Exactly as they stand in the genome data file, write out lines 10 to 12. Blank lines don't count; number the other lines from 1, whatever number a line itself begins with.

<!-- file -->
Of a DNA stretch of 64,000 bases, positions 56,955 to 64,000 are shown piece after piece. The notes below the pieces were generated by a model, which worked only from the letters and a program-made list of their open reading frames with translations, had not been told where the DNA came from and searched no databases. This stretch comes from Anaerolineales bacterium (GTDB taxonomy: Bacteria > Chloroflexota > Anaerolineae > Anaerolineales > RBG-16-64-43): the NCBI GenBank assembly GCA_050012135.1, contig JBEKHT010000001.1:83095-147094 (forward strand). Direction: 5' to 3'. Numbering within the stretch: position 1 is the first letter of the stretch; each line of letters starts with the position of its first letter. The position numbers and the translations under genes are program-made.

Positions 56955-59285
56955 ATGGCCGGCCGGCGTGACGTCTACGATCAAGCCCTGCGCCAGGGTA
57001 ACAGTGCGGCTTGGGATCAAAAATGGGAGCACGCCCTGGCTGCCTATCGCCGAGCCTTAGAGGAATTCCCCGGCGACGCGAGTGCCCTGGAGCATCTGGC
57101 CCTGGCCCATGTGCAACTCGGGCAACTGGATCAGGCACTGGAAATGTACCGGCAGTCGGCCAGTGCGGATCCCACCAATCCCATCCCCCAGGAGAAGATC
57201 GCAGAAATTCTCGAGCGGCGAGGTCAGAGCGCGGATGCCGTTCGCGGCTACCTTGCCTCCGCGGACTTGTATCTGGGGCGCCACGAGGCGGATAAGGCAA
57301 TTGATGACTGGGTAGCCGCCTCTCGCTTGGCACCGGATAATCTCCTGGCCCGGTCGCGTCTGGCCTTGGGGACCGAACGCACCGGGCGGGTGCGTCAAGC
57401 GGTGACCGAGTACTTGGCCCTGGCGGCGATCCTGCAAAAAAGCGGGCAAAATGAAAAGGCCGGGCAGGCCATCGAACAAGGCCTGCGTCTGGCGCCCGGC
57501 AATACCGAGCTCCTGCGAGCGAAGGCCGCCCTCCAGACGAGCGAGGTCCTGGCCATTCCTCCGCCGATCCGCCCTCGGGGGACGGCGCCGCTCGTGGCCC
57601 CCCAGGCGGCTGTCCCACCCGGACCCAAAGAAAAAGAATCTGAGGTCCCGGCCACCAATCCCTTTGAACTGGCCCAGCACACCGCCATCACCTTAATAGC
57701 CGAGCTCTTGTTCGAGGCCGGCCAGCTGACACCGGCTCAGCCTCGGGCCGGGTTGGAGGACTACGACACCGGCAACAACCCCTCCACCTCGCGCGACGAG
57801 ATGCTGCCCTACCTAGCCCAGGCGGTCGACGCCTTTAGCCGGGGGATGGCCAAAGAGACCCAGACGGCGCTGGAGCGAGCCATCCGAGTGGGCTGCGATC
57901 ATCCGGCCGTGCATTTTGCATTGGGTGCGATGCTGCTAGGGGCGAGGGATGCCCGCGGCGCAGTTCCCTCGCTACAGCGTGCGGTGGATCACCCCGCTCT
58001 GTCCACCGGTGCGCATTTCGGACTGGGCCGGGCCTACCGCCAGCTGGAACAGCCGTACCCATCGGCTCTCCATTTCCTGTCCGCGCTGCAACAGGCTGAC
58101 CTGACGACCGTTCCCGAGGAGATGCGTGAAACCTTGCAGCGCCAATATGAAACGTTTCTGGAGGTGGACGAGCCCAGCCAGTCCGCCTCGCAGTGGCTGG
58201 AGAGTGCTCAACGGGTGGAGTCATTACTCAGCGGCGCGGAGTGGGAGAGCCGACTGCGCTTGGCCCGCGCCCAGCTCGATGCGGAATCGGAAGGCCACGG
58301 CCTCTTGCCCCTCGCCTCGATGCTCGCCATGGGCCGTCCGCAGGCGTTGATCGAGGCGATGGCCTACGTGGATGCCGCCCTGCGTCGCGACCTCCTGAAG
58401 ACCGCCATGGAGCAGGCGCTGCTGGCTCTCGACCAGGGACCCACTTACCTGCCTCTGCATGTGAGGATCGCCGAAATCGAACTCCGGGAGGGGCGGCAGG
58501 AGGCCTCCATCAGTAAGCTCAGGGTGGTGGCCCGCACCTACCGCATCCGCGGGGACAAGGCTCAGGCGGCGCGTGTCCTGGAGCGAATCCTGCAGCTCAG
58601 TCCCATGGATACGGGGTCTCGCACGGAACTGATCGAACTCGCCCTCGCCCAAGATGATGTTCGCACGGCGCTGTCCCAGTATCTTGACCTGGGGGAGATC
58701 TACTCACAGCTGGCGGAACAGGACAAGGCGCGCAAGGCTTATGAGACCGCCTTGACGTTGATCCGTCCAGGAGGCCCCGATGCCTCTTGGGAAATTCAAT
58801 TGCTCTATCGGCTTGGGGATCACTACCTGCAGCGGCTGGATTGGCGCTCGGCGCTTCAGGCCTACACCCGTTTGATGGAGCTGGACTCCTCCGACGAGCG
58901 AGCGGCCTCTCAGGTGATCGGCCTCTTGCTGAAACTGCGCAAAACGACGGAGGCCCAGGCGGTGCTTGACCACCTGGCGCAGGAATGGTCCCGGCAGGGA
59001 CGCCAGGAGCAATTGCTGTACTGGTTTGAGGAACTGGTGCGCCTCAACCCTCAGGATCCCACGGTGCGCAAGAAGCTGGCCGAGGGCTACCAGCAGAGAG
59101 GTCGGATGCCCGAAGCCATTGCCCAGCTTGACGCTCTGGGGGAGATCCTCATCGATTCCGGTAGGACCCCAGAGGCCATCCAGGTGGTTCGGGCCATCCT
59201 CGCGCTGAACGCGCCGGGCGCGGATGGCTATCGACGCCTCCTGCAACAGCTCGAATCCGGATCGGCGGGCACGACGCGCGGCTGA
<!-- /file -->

57601 CCCAGGCGGCTGTCCCACCCGGACCCAAAGAAAAAGAATCTGAGGTCCCGGCCACCAATCCCTTTGAACTGGCCCAGCACACCGCCATCACCTTAATAGC
57701 CGAGCTCTTGTTCGAGGCCGGCCAGCTGACACCGGCTCAGCCTCGGGCCGGGTTGGAGGACTACGACACCGGCAACAACCCCTCCACCTCGCGCGACGAG
57801 ATGCTGCCCTACCTAGCCCAGGCGGTCGACGCCTTTAGCCGGGGGATGGCCAAAGAGACCCAGACGGCGCTGGAGCGAGCCATCCGAGTGGGCTGCGATC